Thursday, 27 April 2017

Sexy Film Reviews: The Housemaid


***SPOILERS – SPOILERS – SPOILERS –*** 
Please do not read this review if you do not wish to know plot developments

Not to be confused with the more recently released The Handmaiden, this film, The Housemaid, also hailing from South Korea, and released in 2010, is apparently a re-make of a much lauded 1960 release of the same name, and while I haven’t see the original, the quality of the story-telling in this version leaves me in no doubt this film stands firmly on its own merits.

Beautifully directed by Im Sang-soo, the deliberate and unrushed pacing, the tale’s beguiling unfolding, the quietly and intermittently observed details of manner and gaze, the strong composition, the wonderfully crisp cinematography of Hyung-deok Lee, the bold palette of dark and light with supporting muted tones, all these elements lend their seductive weight to the pervading sense of sombre gravity and effortless sensuality.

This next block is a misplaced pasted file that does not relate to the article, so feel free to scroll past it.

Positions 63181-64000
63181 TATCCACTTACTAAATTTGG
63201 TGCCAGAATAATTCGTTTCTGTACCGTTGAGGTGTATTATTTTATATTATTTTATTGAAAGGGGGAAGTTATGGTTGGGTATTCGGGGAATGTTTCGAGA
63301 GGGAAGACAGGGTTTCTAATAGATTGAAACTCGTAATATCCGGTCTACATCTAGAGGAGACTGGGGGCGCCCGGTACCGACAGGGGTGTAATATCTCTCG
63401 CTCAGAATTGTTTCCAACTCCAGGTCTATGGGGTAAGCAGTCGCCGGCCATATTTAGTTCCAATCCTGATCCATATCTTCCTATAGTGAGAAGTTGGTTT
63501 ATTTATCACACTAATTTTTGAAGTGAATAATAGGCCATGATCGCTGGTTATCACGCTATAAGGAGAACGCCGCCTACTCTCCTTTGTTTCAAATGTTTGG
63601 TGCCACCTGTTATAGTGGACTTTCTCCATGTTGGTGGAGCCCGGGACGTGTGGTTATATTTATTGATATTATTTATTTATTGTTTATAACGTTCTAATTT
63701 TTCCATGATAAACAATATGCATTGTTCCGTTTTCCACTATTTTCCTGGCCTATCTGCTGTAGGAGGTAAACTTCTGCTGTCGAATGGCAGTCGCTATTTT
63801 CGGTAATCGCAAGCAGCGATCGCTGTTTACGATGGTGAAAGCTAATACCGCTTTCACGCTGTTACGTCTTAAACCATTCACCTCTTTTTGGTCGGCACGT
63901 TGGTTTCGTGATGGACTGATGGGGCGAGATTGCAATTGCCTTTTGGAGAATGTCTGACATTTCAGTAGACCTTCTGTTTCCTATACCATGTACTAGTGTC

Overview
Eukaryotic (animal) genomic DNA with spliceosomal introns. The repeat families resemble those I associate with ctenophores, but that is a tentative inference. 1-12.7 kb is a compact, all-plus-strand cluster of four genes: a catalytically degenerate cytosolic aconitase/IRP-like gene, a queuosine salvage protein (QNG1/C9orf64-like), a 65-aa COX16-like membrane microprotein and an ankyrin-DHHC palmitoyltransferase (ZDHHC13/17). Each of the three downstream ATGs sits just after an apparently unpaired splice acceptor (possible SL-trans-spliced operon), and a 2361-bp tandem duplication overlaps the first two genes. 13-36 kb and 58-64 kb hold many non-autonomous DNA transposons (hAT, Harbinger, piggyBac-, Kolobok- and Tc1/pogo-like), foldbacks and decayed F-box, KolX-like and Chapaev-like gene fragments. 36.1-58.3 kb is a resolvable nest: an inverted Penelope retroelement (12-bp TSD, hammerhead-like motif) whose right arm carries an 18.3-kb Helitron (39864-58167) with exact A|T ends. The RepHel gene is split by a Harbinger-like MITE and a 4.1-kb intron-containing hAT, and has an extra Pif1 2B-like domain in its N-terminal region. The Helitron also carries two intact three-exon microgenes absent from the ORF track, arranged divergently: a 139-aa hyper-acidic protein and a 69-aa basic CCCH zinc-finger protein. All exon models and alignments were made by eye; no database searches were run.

Elegantly erotic, The Housemaid is essentially a very powerful drama, a tragedy in fact. And a dark and twisted tale it is, with a truly shocking ending.

And this is where I encountered a slight problem with the film. Not the shocking ending in itself, nor the fact it is a tragedy per se, but the fact that to a degree it felt like a film of two halves. The alluring eroticism permeating the first half of the film evaporated half way through. Not that the quality of the film was affected in any way at all. But after the plot developed through some deftly executed and very sinister twists, the second half of the film virtually dispensed with the sensuality and eroticism and it became simply a morality tale and a tragedy. Very accomplished, but a story that turned its back on the eroticism. As if that had simply been the hook, and now there is the consequence. A progression I can understand, and which is satisfactorily logical, but which left me wondering if the film as a whole was not somewhat diminished by not maintaining the erotic timbre even as the tragedy unfolded.

Nevertheless, this is a fantastically enjoyable and thought-provoking film, and one which I certainly recommend watching. I’m sure I shall watch it again sometime soon. Of its very many pleasures, one of the highlights for me was Yeo-jeong Yoon’s superbly nuanced and meticulously restrained but emotionally powerful portrayal of the elder housekeeper. An acting masterclass if ever there was one.

So, a wonderfully made film, and very entertaining. Perhaps just shy of all it could have been?

Reuben’s Rating: 8/10

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